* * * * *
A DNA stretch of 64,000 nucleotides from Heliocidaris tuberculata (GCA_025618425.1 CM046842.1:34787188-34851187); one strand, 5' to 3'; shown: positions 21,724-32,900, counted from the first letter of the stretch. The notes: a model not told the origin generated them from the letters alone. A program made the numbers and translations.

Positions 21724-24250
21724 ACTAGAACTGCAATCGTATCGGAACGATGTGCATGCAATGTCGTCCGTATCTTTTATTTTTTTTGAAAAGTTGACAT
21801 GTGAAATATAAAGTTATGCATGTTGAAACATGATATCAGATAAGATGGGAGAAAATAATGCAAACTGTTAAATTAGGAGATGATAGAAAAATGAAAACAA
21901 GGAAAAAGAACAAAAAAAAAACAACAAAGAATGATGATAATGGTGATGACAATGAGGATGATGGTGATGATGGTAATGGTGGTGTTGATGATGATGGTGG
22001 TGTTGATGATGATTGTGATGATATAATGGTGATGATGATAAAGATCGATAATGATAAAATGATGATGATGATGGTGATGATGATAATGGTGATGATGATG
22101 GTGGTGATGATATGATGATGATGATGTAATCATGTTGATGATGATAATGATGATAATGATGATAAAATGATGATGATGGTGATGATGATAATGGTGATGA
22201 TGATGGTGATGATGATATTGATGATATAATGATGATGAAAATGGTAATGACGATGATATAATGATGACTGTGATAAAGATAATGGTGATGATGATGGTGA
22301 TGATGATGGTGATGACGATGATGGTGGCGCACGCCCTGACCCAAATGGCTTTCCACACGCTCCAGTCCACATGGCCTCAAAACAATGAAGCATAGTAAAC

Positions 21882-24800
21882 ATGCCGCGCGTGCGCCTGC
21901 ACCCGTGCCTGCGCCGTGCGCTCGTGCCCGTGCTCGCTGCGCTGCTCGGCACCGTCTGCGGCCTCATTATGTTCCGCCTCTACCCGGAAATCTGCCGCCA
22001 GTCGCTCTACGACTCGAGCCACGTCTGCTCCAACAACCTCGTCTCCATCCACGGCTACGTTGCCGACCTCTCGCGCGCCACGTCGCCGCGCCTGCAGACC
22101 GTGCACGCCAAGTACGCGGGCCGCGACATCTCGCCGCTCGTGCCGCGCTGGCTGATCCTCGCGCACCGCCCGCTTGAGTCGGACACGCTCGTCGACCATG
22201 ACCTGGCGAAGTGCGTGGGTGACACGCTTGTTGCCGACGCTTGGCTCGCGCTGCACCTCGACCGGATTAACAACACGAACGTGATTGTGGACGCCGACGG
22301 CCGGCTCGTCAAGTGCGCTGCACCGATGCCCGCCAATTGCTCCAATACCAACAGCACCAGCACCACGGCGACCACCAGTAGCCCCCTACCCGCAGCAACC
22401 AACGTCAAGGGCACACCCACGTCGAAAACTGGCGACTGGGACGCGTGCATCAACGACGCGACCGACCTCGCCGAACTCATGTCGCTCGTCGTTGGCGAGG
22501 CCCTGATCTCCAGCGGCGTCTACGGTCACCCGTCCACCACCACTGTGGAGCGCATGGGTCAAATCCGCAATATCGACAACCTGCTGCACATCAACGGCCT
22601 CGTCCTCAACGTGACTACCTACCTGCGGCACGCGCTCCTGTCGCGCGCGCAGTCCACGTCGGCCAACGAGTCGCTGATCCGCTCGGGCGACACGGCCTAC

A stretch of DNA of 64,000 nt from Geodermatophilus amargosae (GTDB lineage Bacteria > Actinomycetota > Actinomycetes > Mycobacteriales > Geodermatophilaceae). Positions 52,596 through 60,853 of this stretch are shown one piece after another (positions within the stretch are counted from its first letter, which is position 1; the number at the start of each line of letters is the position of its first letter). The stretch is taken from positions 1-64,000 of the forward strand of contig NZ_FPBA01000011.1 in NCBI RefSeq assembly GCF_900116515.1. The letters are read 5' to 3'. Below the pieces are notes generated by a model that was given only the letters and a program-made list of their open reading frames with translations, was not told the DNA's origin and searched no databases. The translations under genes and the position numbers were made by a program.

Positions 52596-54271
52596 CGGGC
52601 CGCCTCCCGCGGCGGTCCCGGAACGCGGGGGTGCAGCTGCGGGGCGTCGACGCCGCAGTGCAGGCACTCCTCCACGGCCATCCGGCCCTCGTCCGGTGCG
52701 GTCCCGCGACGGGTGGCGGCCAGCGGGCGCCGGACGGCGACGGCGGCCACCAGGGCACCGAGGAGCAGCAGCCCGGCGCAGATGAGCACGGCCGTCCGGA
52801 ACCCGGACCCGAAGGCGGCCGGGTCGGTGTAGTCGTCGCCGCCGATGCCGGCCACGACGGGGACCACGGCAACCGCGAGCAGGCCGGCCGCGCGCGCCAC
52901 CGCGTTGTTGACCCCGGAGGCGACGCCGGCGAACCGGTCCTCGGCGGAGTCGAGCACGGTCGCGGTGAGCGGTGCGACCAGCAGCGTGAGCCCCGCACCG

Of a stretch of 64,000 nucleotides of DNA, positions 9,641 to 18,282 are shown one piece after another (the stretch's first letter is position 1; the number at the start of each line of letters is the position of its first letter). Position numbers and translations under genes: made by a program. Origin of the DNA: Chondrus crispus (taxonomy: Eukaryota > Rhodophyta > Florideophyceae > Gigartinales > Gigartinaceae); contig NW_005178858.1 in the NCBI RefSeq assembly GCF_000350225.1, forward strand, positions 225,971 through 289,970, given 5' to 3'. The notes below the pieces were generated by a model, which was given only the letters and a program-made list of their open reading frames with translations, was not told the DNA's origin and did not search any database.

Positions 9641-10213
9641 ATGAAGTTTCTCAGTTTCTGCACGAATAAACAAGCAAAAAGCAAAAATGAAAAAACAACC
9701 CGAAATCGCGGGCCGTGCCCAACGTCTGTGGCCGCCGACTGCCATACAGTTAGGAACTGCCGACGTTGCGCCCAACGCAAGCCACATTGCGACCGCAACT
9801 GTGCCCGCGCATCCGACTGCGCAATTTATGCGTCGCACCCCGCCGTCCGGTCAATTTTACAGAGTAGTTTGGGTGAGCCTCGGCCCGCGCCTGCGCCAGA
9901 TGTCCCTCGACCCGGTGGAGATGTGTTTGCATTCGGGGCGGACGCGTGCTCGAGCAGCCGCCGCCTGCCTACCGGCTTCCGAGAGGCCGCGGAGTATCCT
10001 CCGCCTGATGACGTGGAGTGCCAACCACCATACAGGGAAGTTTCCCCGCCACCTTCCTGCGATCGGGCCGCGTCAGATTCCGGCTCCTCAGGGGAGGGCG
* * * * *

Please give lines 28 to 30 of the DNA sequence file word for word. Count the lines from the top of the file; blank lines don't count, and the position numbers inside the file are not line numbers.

Positions 9641-10213
9641 ATGAAGTTTCTCAGTTTCTGCACGAATAAACAAGCAAAAAGCAAAAATGAAAAAACAACC
9701 CGAAATCGCGGGCCGTGCCCAACGTCTGTGGCCGCCGACTGCCATACAGTTAGGAACTGCCGACGTTGCGCCCAACGCAAGCCACATTGCGACCGCAACT